Korolev crater captured by ESA’s Mars Express satellite (Image: ESA)

ESA says the ice in Korolev crater is resistant to melting against summer warming because the giant ice plains create a “cold trap,” ESA explains. As the air moves over the crater, it cools and sinks onto the ice, creating a cool “shield” over the ice cap.

So even when the season changes, Korolev is still filled with ice. Most of the craters on Mars, even in colder regions, do not exist all year round.

As the Mars Express flies over the desert regions of Mars, it takes photos of various expanses of land, then transmits them to Earth. ESA scientists then combine the images to create a cohesive picture of the various Martian terrains, dry lakes and frozen bodies of water.

Korolev’s image above is a composite of five different images, each taken in a separate orbit on Mars.

Miệng núi lửa khổng lồ chứa đầy băng trên sao Hỏa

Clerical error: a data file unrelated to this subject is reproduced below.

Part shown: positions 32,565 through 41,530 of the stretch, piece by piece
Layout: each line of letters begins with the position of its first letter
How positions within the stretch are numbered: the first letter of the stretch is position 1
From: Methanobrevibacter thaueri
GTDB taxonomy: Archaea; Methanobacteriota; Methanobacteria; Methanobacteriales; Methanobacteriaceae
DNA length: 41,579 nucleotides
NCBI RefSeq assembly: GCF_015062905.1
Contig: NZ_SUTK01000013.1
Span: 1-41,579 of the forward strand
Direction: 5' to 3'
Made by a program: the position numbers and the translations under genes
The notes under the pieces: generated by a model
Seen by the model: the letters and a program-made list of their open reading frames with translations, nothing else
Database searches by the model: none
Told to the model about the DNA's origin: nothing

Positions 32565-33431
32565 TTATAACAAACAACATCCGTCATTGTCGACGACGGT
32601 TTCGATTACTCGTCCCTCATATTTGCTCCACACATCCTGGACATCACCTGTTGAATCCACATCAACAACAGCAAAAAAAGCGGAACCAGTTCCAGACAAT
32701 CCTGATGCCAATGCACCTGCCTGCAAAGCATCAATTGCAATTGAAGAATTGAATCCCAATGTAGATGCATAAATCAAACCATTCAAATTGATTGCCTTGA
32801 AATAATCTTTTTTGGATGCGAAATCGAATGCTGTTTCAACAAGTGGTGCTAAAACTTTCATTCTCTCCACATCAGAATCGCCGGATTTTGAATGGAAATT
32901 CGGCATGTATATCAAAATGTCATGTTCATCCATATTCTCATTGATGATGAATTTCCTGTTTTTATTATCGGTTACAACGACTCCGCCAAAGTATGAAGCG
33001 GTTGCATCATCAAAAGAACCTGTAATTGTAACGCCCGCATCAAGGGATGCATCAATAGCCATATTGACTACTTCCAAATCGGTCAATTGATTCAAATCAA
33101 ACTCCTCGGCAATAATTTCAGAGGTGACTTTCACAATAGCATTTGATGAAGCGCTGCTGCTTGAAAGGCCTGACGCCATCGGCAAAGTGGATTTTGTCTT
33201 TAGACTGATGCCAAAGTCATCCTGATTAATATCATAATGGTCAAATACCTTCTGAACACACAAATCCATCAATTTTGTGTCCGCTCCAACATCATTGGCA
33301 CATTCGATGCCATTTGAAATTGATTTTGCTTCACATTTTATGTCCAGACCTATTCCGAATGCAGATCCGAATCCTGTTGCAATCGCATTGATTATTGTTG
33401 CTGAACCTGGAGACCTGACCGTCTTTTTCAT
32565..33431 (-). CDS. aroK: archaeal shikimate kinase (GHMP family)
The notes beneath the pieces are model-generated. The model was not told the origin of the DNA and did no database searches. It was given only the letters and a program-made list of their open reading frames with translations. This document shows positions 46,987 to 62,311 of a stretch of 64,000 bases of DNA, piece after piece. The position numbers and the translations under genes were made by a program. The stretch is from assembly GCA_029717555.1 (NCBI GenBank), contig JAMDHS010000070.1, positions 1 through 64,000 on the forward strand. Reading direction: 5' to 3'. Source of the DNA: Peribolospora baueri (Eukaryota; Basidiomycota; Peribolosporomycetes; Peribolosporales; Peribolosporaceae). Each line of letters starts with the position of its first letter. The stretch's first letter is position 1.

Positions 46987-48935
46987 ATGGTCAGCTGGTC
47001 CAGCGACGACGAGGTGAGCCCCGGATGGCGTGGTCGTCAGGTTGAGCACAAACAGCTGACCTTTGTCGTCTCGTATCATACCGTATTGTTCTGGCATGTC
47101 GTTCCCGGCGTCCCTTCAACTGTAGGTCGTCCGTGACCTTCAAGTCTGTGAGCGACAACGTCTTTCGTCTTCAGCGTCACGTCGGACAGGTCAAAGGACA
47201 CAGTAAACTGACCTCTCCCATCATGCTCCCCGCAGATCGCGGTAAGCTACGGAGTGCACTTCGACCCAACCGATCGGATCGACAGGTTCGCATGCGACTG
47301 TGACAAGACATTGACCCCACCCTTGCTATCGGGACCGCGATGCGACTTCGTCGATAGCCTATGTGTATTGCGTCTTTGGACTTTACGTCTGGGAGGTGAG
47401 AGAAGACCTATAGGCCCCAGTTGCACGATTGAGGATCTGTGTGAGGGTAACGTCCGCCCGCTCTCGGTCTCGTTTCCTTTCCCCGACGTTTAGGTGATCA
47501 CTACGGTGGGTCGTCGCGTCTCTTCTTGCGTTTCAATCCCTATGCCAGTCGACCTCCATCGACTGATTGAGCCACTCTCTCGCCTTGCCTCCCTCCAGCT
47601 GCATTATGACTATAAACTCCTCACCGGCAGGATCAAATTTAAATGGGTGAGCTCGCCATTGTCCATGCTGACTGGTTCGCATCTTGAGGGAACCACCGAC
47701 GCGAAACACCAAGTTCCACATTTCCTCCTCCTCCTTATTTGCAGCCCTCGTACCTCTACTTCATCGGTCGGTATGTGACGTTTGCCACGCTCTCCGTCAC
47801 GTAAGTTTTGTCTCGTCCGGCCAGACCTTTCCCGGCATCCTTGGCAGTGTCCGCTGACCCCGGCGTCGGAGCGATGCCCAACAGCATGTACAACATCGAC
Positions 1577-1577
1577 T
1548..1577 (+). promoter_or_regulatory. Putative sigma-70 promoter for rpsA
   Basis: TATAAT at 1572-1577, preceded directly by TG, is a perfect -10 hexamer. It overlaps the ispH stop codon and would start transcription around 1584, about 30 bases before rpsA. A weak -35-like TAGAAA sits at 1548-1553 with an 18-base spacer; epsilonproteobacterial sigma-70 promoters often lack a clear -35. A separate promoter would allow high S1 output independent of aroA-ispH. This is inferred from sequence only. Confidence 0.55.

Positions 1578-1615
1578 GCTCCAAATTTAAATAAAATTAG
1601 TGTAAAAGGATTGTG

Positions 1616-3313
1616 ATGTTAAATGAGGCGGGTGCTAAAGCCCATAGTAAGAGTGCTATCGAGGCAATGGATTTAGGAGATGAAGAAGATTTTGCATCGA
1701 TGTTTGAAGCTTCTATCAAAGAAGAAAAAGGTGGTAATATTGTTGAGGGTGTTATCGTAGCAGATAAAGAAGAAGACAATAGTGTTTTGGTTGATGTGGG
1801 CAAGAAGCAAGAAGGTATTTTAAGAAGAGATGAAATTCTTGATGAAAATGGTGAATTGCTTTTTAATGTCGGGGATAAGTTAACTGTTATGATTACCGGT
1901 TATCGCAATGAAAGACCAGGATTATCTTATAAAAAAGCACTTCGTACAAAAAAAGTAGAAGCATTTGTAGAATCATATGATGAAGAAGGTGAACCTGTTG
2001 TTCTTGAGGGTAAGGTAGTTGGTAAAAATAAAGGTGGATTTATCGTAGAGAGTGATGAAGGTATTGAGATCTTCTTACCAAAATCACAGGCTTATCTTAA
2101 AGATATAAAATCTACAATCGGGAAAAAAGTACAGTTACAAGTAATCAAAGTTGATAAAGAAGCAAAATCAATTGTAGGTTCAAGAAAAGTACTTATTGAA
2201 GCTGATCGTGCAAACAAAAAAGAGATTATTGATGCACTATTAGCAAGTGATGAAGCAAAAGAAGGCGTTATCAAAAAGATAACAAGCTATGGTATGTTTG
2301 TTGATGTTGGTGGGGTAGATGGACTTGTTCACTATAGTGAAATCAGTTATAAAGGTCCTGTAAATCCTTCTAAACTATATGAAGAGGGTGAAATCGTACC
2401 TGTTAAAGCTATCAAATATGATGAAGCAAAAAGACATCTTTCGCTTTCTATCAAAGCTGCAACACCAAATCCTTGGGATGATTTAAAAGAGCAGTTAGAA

Soviet rocket specialist Sergei Korolev who brought Sputnik 1 and Yuri Gagarin into space (Image: Valet.ru)

Korolev is named after a “giant” in the history of the universe: rocket specialist Sergei Korolev.

Korolev led the Soviet space program and beat the Americans in the space race. The Soviet space project, led by Korolev, sent the first satellite into space in 1957 three months before the United States (January 1958, the first American satellite named Explorer 1 entered orbit.).

“He is an important figure in the history of the universe – even though he died too soon,” said space historian Robert Pearlman.

ESA said Mars Express is doing very well and will continue to scan the topography of Mars and transmit truly brilliant and authentic images of Earth.